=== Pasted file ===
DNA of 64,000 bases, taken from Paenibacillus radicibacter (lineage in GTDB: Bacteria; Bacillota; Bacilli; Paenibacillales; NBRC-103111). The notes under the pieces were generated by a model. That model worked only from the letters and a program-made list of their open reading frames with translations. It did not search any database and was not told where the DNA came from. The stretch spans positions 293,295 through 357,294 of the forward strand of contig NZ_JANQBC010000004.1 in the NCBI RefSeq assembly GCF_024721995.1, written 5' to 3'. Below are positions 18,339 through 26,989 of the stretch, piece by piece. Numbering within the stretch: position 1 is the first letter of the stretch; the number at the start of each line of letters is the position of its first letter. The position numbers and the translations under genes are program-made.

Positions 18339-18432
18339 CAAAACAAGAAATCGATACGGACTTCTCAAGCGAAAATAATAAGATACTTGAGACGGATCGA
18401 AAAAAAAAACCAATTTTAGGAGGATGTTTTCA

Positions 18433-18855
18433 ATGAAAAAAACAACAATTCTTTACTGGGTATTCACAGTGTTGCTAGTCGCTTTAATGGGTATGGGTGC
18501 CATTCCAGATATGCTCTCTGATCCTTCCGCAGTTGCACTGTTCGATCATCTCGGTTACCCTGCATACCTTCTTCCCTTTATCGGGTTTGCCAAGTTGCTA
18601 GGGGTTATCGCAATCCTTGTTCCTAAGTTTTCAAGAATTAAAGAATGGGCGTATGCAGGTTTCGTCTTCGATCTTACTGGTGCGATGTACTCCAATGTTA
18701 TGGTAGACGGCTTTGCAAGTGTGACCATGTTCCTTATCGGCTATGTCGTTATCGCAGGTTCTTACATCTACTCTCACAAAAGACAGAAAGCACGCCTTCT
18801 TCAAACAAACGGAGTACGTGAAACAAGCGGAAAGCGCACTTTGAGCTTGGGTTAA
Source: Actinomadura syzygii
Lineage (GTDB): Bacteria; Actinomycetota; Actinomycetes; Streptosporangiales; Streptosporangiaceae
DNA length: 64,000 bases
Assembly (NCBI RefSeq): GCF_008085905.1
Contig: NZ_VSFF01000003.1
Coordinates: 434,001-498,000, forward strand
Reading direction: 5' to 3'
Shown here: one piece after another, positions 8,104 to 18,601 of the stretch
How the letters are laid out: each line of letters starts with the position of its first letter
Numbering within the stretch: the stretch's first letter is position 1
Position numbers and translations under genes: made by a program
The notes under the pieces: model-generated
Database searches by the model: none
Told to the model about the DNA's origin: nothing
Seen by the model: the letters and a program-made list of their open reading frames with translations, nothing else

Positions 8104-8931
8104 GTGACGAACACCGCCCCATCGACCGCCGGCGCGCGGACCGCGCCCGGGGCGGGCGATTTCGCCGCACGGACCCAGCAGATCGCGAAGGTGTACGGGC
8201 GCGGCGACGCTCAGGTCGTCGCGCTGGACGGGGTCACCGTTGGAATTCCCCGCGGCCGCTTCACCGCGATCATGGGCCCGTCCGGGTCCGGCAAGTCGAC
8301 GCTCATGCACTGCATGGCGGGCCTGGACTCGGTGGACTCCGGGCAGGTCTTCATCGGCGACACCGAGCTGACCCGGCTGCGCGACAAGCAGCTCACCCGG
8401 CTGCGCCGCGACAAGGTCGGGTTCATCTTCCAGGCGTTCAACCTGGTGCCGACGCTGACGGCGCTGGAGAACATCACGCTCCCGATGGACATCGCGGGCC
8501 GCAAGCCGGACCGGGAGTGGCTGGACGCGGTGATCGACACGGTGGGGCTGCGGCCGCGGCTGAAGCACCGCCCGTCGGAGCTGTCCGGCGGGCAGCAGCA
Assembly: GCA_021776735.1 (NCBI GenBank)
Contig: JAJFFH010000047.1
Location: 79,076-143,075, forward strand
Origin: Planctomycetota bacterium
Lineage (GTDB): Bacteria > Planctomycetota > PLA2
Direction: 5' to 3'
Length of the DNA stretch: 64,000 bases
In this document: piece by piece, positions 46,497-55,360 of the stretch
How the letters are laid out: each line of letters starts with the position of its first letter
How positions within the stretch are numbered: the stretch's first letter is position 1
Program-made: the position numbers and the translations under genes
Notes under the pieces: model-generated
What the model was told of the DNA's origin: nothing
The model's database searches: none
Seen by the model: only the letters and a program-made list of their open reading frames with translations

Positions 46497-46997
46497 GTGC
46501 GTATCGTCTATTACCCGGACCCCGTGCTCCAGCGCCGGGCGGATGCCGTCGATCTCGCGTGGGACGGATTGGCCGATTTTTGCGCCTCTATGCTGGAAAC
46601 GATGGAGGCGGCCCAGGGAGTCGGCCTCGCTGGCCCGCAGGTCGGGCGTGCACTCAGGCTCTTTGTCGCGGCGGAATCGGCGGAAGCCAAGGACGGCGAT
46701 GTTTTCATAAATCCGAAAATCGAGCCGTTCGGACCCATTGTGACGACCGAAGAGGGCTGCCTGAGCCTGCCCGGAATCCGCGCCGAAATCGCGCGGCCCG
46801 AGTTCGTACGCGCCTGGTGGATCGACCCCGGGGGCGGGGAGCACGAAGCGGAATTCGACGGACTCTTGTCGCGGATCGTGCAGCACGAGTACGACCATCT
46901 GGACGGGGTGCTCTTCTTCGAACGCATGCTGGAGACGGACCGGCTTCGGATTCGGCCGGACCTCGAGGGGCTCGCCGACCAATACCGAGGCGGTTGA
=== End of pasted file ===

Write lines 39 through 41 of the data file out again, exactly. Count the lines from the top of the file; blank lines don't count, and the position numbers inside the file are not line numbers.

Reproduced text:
In this document: piece by piece, positions 46,497-55,360 of the stretch
How the letters are laid out: each line of letters starts with the position of its first letter
How positions within the stretch are numbered: the stretch's first letter is position 1